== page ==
Censoring Class Consciousness in the Nineteenth Century

Restrictions on cinema were folded into a more complex global matrix of censorship, lies, and selective truth-telling. By Eric Berkowitz, J.D.Writer, Lawyer, and Journalist “The barbarians that threaten society,” declared a French legislative deputy in the early 1830s, are the “[working classes] of our manufacturing towns.” In France, and throughout nineteenth-century Europe, elites were intent[…]

Bean Press: The Value of Local Newspapers and Local Issues

The best op-ed pages operate like a town square, allowing readers to discuss and debate issues important to their communities. By Dr. Johanna DunawayAssociate Professor of CommunicationTexas A&M University By Dr. Joshua P. DarrAssistant Professor of Political CommunicationLouisiana State University By Dr. Matthew P. HittAssistant Professor of Political ScienceColorado State University Introduction If you’re confused[…]

‘Newsies’: American Newsboys during the Great War and the Flu Pandemic

Movies and songs about newsboys proliferated during the period. By Dr. Vincent DiGirolamoAssociate Professor of HistoryBaruch CollegeCity University of New York (CUNY) World War I presented new opportunities to honor newsboys, particularly those who joined the armed forces. The Boston Globe made a minor celebrity of Fifekey Bernstein, the first Boston newsboy to enlist in the war.[…]

Bias: Journalism’s Longstanding Achilles’ Hell since the 19th Century

The accusation of bias is like kryptonite for responsible news organizations. Introduction When the Associated Press fired Emily Wilder for violating its social media policy, it caused a firestorm in the media industry. Critics noted that the firing came only days after GOP activists called her biased, re-animating an ongoing debate about how responsible news organizations should deal with[…]

Elijah Lovejoy Faced Down Violent Mobs to Champion Abolition and Press Freedom in 1837

Lovejoy belonged to a small fraternity of editor who used their printing presses in the decades before the Civil War to call for an end to chattel slavery. By Ken EllingwoodFormer Staff WriterLos Angeles Times It was gratifying that Rep. Jamie Raskin would invoke an obscure 19th century newspaper editor while laying out the impeachment[…]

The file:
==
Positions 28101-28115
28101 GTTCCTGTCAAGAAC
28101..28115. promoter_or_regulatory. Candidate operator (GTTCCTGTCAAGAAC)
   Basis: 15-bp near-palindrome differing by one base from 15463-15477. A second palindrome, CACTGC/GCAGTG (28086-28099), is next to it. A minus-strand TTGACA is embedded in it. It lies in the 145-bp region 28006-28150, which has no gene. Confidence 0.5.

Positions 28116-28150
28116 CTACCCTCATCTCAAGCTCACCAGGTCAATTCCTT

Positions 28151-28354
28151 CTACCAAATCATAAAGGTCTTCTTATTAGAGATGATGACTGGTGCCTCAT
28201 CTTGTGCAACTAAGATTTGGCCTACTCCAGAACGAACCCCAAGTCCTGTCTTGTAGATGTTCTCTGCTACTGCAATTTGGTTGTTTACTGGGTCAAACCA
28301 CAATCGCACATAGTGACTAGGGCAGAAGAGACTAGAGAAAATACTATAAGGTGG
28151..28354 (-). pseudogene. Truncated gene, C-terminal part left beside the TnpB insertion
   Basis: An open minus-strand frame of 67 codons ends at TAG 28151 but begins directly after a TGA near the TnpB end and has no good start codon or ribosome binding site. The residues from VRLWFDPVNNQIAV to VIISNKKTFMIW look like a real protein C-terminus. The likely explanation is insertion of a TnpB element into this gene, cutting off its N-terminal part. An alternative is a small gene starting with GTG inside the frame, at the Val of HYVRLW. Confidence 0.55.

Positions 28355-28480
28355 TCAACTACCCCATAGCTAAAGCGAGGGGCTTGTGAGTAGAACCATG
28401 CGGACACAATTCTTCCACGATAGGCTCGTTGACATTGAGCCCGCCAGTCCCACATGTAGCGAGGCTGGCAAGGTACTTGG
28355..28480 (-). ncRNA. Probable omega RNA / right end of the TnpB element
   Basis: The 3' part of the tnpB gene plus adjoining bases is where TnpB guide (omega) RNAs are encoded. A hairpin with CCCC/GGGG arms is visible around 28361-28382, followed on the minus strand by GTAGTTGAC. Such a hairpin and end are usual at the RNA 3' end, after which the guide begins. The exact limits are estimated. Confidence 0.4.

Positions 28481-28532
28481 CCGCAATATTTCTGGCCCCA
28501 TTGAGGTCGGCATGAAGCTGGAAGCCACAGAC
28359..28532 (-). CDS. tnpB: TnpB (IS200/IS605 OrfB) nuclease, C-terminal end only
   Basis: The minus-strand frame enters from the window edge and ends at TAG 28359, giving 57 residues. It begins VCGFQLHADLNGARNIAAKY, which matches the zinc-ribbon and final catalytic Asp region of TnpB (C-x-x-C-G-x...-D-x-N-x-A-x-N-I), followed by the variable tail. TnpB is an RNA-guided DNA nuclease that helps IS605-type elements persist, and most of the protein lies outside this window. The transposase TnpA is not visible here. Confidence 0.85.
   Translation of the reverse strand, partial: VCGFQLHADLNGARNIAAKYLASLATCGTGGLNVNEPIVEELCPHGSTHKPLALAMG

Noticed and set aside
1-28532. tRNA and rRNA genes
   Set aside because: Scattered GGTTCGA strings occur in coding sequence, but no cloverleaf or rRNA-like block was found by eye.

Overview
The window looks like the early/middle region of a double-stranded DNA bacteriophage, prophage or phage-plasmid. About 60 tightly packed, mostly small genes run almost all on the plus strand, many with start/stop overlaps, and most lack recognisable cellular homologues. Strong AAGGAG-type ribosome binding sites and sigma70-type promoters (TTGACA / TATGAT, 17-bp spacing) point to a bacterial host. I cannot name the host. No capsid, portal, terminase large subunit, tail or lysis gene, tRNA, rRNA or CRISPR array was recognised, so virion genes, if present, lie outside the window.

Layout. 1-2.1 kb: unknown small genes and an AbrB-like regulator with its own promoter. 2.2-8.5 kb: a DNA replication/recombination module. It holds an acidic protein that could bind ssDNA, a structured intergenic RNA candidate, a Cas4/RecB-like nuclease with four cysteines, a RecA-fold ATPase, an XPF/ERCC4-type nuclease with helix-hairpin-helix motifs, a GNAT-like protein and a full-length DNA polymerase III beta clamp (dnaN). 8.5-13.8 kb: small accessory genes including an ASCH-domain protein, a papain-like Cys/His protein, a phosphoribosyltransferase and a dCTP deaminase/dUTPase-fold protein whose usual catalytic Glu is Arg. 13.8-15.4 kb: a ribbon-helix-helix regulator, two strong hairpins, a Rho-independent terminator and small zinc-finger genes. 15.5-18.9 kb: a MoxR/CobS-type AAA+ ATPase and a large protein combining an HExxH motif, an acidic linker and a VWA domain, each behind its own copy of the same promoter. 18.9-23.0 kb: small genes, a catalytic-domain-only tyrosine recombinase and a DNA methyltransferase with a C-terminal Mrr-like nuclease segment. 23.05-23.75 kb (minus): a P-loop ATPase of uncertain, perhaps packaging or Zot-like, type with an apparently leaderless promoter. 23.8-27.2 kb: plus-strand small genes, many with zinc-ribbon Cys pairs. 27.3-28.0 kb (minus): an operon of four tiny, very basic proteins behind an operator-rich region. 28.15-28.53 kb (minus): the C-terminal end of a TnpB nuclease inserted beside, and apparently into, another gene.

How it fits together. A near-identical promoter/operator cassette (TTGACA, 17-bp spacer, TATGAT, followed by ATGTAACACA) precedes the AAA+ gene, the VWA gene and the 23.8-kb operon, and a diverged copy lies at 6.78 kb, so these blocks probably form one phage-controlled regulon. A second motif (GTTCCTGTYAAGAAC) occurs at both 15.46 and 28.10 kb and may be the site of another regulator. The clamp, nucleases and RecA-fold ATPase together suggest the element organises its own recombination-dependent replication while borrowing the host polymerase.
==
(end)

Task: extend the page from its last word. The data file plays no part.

A History of American Journalism in the 20th Century

In the quest for increased readership, newspaper editors began to publish sensational headlines and lurid stories. By Dr. Rick MusserProfessor Emeritus of JournalismUniversity of Kansas Introduction This article focuses on American journalism from 1900-1999. Although history does not often compartmentalize itself into convenient pieces, this focuses on the 10 decades as if each 10 years[…]

A History of Journalism since the 16th Century

In 1556, the government of Venice first published the monthly Notizie scritte (“Written notices”), which cost one gazzetta. Introduction The history of journalism spans the growth of technology and trade, marked by the advent of specialized techniques for gathering and disseminating information on a regular basis that has caused, as one history of journalism surmises, the steady increase of[…]

Media, Society, Culture, and You

Defining media, society, culture, and communication broadly. By Dr. Mark PoepselAssociate Professor of JournalismSouthern Illinois University The Role of Mass Media in Society “Society not only continues to exist by transmission, by communication, but it may fairly be said to exist in transmission, in communication.” John Dewey in Democracy and Education, 1916 More than one hundred years[…]

Propaganda and the American Public during World War II

Despite his reservations about the dangers of propaganda, President Roosevelt created the Office of War Information (OWI) in 1942. Introduction For most Americans today, the term propaganda brings to mind lies, brainwashing, and tyranny. Yet, like Nazi Germany and the Soviet Union, the United States saw a great increase in the use of political messaging[…]